Thursday, July 27, 2017

Chocolate Rhubarb Preserve - Toast Topper #80

Chocolate Rhubarb Preserve. It's an unusual combination: 70% cocoa chocolate, local honey and sour homegrown rhubarb, but I promise you the sweet-tart flavours willing have you licking the spoon!

Chocolate Rhubarb Preserve

If you asked me what to pair with rhubarb, I guarantee you that dark chocolate would not be one of the things I would list. Berries, raisins, honey and sugar, sure. But rhubarb has such a pervasive sour punch and never-ending stringiness that adding another bitter flavour just seemed... wrong.

That said, leave it to the brilliance of food bloggers to come up with something incredible. Skoraq Cooks had posted a recipe with just this pairing a few years ago that not only paired sour rhubarb and bitter chocolate, but added molasses as well. Since I was making this for my mom (not a huge rhubarb fan, but a lover of chocolate) I swapped out the relatively bitter molasses for local honey, and added tart cherry juice (from Cheribundi's lovely gift pack) for a hint of fruitiness.

As the rhubarb, cherry juice, honey and sugar cook down, the sweet-sour flavour comes into full force. The sugar also somewhat caramelizes, adding a rich depth of flavour to just the rhubarb alone. What got interesting was when I added the chocolate and salt. All of a sudden the mixture went from "strawberry rhubarb jam minus the strawberry" to something so balanced that it almost didn't make it to the toast. In fact, both Mom and I had a spoonful from the pot while it was still warm, and would definitely use it as a topping for cheesecake or chocolate ice cream. Here's to experimenting, and cheers to chocolate for making everything better!

Wednesday, July 26, 2017

Aubergine Bake 2.0

Aubergine Bake 2.0 - it's what's for dinner! Spicy, savoury and filling while staying 100% vegan, low fat and rich in fibre, vitamins A & C, protein and calcium.

Aubergine Bake 2.0

Sometimes a recipe just needs a re-jig, you know? It's been almost 9 years since I posted this layered eggplant / zucchini / mushroom dish, and since I've grown and developed my skills over the years, I figured I'd make it again. That, and I needed portable, reheatable meals to take with me on various trips where I wouldn't have anything but a kettle and microwave!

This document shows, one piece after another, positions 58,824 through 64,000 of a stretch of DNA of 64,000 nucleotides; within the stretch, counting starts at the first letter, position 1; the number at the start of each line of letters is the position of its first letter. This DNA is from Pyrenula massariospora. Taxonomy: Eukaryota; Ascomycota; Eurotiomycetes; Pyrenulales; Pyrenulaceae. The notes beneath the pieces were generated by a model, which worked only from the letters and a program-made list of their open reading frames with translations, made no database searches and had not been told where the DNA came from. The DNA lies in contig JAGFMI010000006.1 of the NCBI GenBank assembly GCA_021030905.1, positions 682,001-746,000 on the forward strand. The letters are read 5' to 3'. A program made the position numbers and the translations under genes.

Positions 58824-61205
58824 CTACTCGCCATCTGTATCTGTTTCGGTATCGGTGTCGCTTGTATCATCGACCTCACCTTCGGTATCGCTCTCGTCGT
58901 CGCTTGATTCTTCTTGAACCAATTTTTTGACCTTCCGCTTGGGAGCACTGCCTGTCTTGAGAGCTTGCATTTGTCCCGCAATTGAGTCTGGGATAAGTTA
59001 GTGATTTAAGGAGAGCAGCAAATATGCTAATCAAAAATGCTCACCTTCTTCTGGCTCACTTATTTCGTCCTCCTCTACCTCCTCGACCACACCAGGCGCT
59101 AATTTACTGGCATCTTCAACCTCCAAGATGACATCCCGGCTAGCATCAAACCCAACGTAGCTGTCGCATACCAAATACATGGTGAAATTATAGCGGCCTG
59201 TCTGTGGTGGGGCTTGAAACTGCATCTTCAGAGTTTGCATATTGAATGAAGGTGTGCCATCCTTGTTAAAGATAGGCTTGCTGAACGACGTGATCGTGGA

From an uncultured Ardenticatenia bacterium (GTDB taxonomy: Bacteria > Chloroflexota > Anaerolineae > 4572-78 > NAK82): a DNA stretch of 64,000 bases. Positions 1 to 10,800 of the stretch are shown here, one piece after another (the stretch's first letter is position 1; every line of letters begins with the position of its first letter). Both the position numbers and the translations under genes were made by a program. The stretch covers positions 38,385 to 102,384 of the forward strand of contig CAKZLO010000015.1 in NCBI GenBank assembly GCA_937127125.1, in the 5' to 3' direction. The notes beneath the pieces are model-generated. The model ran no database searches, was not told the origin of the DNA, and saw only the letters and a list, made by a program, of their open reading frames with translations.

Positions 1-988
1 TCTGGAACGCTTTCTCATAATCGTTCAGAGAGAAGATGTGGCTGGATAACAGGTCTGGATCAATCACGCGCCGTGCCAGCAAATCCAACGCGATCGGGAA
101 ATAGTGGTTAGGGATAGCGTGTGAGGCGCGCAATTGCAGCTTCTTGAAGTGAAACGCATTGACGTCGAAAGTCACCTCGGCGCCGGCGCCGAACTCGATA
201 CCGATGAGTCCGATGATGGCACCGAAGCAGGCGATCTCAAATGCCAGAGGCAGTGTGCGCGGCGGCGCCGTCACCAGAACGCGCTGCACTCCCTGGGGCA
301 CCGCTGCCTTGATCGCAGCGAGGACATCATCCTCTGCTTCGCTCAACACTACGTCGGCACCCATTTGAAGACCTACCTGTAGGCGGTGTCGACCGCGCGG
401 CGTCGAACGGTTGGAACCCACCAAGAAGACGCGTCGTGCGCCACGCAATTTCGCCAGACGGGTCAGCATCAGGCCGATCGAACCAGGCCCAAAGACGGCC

The general process of making the baked casserole is essentially the same - broil thin slices of eggplant, spread some tomato sauce and sautee up a mess of veggies with spices and a generous pinch of chile flakes. The spices I use now have been expanded a bit, lending a greater depth of flavour, allowing me to nix the vegan Mozzarella (an affordable brand of which has become impossible to find here). While I still top the works with vegan Parmesan and breadcrumbs, I opt for gluten free panko now for and extra crunch.

Aubergine Bake 2.0

While I can certainly attest it is delicious after microwaving, it is still infinitely better when reheated in the oven, and sits beautifully on top of a bed of rice (I like red rice these days). In fact, I think I might have it for lunch!

Monday, July 24, 2017

Chocolate Hazelnut Beet Brownies

Chocolate Hazelnut Beet Brownies are rich and decadent with a delicate worthiness and a wallop of nutty flavour. Perfect with a scoop of frozen yoghurt or a sprinkle of berries!

Chocolate Hazelnut Beet Brownies

I was fortunate enough to grow up in Canada, which (along with many other pluses) sold Nutella in every grocery store. My sister, in particular, was (and is) a Nutella addict, and I definitely appreciate the allure of combining rich nuts with decadent chocolate (as the peanut butter cups I recently shared clearly exhibit). The women in my family also have a deep-rooted affinity for brownies - and while I've tried making the infamous Three (really Four)- Ingredient Brownies I have to admit I found them rather lacking in hazelnut flavour, being more sweet and almost verging on hard rather than chewy and nutty.

Coincidentally, when I was cleaning out our deep freezer during the Green Two-Protein Curry purge, I came across a plastic bag with two very large, roasted and peeled, beets. Since I knew one of them was a Zentaur beet (originally intended for cattle feed, but ridiculously sweet and delicious) and I was almost positive the other one was one of my favourite Lutzes, I immediately started thinking of what I could bake up to capitalize on their sweet, earthy flavours. Anything chocolate is an absolute given win with beets (especially when they have been super slow-roasted like these), and flipping through my bookmarked recipes-to-make I came across one from Early Morning Farm for chocolate beet brownies.